Once again, some slightly suspect material is lifted by the skill of the perfomers (Bannen and the Pleasences in this case), although this is much more of a bizarre, whimsical fantasy than a conventional horror story (though the story certainly scores bonus points for its voodoo wedding cake sequence). This is one of the stories which has no real reason to be in a film titled From Beyond the Grave, but it is an interesting change of pace and certainly stands out.

Ian Carmichael turns up playing another one of his posh silly-ass characters in the third section of the film, which opens with him attempting to swindle Cushing by switching the price tags on a couple of snuff boxes in the shop. ‘I hope you enjoy snuffing it,’ says Cushing, deadpan, as Carmichael departs the scene. In the peculiar cosmology of the Amicus horror movies, switching price tags is a sufficiently awful crime to mark you down for vicious karmic reprisals, and Carmichael discovers he has acquired a malevolent (but invisible and thus cheap) elemental companion, who seems to have it in for his wife in particular. Luckily he makes the acquaintance of medium and exorcist Madame Orloff (Margaret Leighton), who offers to assist…

Probably the weakest part of the film, probably because the plot hasn’t got a lot going on, and the segment is forced to rely on the comic performances of the actors involved. Once again, they are good enough to make the film watchable and entertaining (some good work from the set dressers in the scene where the elemental demolishes Carmichael’s living room), but it’s not really clever or striking enough to be memorable.

And so to the final part of the film, in which young writer Ian Ogilvy buys, somewhat improbably, an imposing old door to put on the stationery cupboard in his study. You can probably write the rest for yourself, particularly if you’ve been paying attention, not least because it does bear a certain resemblance to the David Warner story at the top of the film – the door turns out to be a gateway to a domain of ancient, dormant evil, which now wakes up, thirsting for the souls of… well, you get the idea, I think.

Still, the production values aren’t bad and the story also manages to distinguish itself by having the closest thing to a genuine plot twist you’re likely to find in an Amicus film – the audience is invited to assume that Ogilvy has ripped off the till at the shop, thus marking his card for a sticky end, but it turns out he’s a decent, honest chap, and thus has a chance of making it out of the film in one piece. If nothing else it provides an upbeat conclusion.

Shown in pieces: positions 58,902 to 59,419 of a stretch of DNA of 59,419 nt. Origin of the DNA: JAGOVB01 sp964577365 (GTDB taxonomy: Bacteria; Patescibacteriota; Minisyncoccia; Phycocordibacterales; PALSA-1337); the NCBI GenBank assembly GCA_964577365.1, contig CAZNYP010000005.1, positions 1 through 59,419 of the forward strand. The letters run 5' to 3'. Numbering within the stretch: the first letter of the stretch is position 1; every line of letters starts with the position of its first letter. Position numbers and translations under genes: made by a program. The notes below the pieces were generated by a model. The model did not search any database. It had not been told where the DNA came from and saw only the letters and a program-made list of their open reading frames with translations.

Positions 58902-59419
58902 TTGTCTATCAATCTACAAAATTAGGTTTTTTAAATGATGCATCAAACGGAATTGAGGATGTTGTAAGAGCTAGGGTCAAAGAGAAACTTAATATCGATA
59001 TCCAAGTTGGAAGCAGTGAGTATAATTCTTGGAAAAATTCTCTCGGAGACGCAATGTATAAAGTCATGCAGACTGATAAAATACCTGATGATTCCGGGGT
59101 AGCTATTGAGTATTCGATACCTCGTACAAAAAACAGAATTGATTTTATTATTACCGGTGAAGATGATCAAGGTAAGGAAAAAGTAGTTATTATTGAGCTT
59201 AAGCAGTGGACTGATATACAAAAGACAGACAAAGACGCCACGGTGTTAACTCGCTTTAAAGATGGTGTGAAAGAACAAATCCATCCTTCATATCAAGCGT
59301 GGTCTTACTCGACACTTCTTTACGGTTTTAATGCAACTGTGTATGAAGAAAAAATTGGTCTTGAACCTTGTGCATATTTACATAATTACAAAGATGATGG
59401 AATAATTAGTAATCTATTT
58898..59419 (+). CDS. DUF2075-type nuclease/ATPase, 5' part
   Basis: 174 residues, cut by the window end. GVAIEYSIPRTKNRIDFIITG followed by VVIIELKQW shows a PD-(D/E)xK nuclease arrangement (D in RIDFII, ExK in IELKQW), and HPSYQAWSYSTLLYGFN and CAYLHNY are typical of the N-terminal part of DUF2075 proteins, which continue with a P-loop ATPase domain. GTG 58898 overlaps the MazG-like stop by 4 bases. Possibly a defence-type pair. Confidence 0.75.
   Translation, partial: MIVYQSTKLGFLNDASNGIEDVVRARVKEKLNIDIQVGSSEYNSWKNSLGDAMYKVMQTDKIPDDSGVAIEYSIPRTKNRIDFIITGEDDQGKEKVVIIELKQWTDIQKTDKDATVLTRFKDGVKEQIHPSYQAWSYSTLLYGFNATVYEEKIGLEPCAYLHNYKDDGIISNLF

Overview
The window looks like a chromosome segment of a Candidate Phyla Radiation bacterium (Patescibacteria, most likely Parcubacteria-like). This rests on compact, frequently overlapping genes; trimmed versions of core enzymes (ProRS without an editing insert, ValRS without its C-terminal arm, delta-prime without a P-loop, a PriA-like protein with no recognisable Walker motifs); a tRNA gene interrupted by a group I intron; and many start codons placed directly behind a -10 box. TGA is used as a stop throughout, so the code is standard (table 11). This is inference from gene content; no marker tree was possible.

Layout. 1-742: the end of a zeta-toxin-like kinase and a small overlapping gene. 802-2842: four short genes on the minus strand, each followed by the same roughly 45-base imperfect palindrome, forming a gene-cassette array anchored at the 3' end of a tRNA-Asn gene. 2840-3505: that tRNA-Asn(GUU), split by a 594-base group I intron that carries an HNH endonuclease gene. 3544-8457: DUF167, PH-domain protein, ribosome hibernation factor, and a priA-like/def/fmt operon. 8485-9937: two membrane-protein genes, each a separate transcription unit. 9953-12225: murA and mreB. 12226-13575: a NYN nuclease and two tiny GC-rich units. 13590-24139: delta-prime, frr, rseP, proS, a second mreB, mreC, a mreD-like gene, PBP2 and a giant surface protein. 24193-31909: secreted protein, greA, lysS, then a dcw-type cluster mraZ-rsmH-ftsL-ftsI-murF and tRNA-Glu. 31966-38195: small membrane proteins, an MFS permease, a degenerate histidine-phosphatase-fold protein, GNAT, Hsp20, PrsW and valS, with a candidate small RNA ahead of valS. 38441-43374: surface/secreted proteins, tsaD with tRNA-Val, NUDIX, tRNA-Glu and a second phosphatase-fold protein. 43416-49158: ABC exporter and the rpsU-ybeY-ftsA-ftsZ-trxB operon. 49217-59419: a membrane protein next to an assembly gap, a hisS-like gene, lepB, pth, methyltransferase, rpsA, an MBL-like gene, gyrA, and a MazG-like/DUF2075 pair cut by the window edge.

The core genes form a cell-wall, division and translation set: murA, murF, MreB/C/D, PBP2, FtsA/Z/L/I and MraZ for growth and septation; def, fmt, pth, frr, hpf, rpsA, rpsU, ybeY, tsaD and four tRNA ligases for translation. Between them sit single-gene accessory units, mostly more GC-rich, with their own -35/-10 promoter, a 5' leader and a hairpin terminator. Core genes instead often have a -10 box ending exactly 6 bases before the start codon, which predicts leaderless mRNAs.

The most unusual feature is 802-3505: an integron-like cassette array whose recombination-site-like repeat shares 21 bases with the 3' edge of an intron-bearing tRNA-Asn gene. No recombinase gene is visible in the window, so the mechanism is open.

There is, of course, still time for the final twist with the frame story of the shop. This is not the usual ‘everyone is actually already dead!’ twist as deployed in Dr Terror’s House of Horrors, Tales from the Crypt, and Vault of Horror, but something very nearly as obvious. Still, Cushing gets another chance to camp it up, being funny and menacing at the same time, and the film does conclude with a couple of good gags. Probably not the best or most colourful of the Amicus anthologies, but still an enjoyable piece of comfort viewing.

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If Plato’s Theory of Forms has anything to it (which I really doubt, but it’s spurious intro time again), the implications are profound. Basically, the idea is that everything in the world is the physical embodiment of a quintessential version of itself existing in some metaphysical otherworld. Thus every chair in some way is an imperfect recreation of the primal Chair Form, every dog is a flawed embodiment of the Dog Form, and so on. The connection with the Form is what allows us to recognise things as what they are. I am frankly dubious about this, but I got thinking about forms and formulas the other day with particular reference to movie franchises, and the Bond series in particular.

People talk about Bond films being formulaic as if it’s a negative thing and I suppose there’s a case to be argued here. And you can’t really deny that there is a fundamental blueprint for these movies that Eon have been very, very careful about staying close to (it’s almost inconceivable that they’d produce something as left-field as Ian Fleming himself did with his version of The Spy Who Loved Me – for the uninitiated: first-person viewpoint, lengthy pseudo-autobiographical section, two Canadian gangsters as the bad guys and Bond’s hardly in it).

Even people who don’t like these films and haven’t seen many of them know how the game is played: big opening stunt/action sequence, plot is established, Bond gets briefed, Bond gets tooled up, off to another country, meeting with local ally (often marked for death), meeting with first Bond girl (ditto), encounter with main villain (often involving a game or wager of some kind), etc, etc. I expect Wikipedia or somewhere has produced a table showing which elements are in which movie.